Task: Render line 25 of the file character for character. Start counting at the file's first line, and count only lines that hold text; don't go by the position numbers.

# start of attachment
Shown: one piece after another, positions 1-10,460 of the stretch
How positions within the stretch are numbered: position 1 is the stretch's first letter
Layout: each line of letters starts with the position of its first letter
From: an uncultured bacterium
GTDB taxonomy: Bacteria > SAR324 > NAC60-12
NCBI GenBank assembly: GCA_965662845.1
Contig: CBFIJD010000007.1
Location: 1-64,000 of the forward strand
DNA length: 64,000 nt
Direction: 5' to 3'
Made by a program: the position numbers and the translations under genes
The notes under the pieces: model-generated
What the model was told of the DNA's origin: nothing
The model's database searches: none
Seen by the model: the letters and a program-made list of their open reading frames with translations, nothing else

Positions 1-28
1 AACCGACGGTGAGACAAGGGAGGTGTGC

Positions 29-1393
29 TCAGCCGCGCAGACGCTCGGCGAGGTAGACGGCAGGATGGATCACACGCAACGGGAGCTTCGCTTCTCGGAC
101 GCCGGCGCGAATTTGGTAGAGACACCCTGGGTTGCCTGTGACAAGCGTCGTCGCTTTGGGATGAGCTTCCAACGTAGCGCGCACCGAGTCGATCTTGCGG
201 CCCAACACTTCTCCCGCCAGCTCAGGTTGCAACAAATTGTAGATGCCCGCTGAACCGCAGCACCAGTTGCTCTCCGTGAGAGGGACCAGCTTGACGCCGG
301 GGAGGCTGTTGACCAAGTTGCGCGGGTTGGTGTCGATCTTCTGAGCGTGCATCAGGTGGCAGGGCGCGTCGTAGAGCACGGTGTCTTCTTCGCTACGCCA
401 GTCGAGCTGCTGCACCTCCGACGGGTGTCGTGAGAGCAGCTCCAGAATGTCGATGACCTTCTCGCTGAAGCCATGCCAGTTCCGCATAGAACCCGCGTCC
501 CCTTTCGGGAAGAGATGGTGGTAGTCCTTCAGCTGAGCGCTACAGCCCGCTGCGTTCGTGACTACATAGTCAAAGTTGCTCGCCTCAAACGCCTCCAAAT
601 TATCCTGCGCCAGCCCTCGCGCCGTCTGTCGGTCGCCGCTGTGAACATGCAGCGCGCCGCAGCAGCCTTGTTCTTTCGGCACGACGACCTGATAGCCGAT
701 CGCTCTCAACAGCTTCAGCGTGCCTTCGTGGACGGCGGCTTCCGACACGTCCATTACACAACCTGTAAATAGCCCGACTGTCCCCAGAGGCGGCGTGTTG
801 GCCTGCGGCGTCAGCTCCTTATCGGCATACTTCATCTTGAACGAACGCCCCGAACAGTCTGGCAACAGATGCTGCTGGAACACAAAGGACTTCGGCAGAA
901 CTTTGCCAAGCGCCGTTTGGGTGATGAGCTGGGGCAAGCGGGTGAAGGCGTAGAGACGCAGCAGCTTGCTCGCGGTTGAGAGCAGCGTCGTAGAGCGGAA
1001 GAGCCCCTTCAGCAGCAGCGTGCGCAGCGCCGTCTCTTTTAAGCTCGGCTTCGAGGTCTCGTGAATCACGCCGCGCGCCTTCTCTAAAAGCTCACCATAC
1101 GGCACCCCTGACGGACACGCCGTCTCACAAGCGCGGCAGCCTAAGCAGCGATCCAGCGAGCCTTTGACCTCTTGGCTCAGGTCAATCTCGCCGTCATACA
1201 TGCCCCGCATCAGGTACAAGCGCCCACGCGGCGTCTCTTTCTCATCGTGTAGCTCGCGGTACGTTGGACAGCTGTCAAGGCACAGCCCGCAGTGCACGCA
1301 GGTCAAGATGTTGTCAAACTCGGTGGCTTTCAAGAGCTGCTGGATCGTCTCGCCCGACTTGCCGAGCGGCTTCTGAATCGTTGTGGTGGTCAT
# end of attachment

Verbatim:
601 TATCCTGCGCCAGCCCTCGCGCCGTCTGTCGGTCGCCGCTGTGAACATGCAGCGCGCCGCAGCAGCCTTGTTCTTTCGGCACGACGACCTGATAGCCGAT